A great ‘bad design’ example and user story greeted me this morning in my Instagram feed (via Laura Kirsop):
These are the doorbells for our block of flats. We are flat 7 and roughly 75% of people ring the wrong flat. I have to admit it’s tricky due to #baddesign but remain shocked by the delivery drivers that swear they’ve been ringing us for ages / we never answered etc. and don’t believe us when we say they probably called flat 10. Just a little example of how crap design can make lives a little harder. (Laura Kirsop)
It reminded me of the ‘hanging chads’ debacle in the Florida election recount of 2000. How do these examples of user interfaces, that are built for the broadest types of audiences possible (anyone that might visit a building in London or anyone with a vote in Florida) get made? How many people, with power to cause effect, need not to care about think of other people?
Imagine everything that goes into building a building, then wiring the entire thing, pulling the right wires down to the front door, plugging them into buttons, physically etching the numbers of each flat into metal and then painting into the engravings so the numbers are clearer… all the while, not caring at all that a human might not actually know which button to push for flat 14.
Worse still, that the error states in this case are other humans that have to constantly tell the strangers buzzing their door that they have pushed the wrong button. Worser still, that if an ‘error state resident’ isn’t home, then the visitor receives no notice that they got the wrong button, while their actual hosts waits patiently in the adjacent flat.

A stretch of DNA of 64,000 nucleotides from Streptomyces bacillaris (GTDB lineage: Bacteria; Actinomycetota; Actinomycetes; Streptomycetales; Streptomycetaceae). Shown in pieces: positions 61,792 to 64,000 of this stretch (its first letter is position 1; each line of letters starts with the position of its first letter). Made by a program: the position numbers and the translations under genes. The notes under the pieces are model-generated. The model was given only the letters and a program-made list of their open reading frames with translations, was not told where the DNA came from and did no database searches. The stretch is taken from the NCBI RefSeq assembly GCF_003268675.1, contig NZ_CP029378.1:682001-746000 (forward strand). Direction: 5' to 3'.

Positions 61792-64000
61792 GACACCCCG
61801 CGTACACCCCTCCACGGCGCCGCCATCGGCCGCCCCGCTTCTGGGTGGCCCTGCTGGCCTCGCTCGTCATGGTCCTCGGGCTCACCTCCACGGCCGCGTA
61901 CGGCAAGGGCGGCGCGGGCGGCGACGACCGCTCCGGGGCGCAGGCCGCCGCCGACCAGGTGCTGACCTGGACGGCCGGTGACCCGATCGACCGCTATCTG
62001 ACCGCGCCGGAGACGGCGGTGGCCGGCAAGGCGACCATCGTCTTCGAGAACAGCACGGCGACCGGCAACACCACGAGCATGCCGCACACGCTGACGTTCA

Let’s take a moment to credit flat 5 and the guerrilla UX designer that must live there.
After pondering this this morning for a bit, we had our weekly With Associates stand up, at the end of which we digress with weekend anecdotes (until Erin stops us) and this morning Jamie shared a sad one about this elderly grandmothers telephone. It’s supposed to be super duper easy to use. Massive buttons. Clear type. Marketed directly to people that want things to be as clea as can be. Somehow she managed to switch the language to French (she’s not French) and had no idea how to switch it back.
This in turn reminded me of my bathroom extractor fan (stay with me) which this weekend I learned how to change the speed and timing of. Here’s the interface for that:
Those 6 tiny little switches in the middle. Special combinations of those change the time settings. Meanwhile, the black plastic nearest the white screw hole toward the top, hides 6 jumper switches, two combinations of which change the speed between fast or slow.
For a moment at the time I though this interface was awful. Another case, as per the two above, of awful user interface design where humans haven’t been thought about. Then it hit me that I wasn’t the target audience, and as Erin added this morning (yes, I managed to get this story out before he stopped us), these switches and jumpers make total sense to the electrician audience that users them daily. This then, arguably, is an example of great UI design!
In fact, might this be the better interface for changing language on an accessible phone? Hide the functions that are only used once, and probably by a specialist. Remove the ability from the real end user of making the mistake?
In writing this I’m remembering countless arguments from the 90s with PC users telling me I was stupid for finding Mac OS easier than Windows because windows has DOS and so means you can do anything you want. It’s Monday morning though and this digression should end… before Erin catches me.
Note. I’m conscious that this posts paints a picture of a grumpy Erin which isn’t fair. He’s lovely. Just efficient. Efficiently lovely :)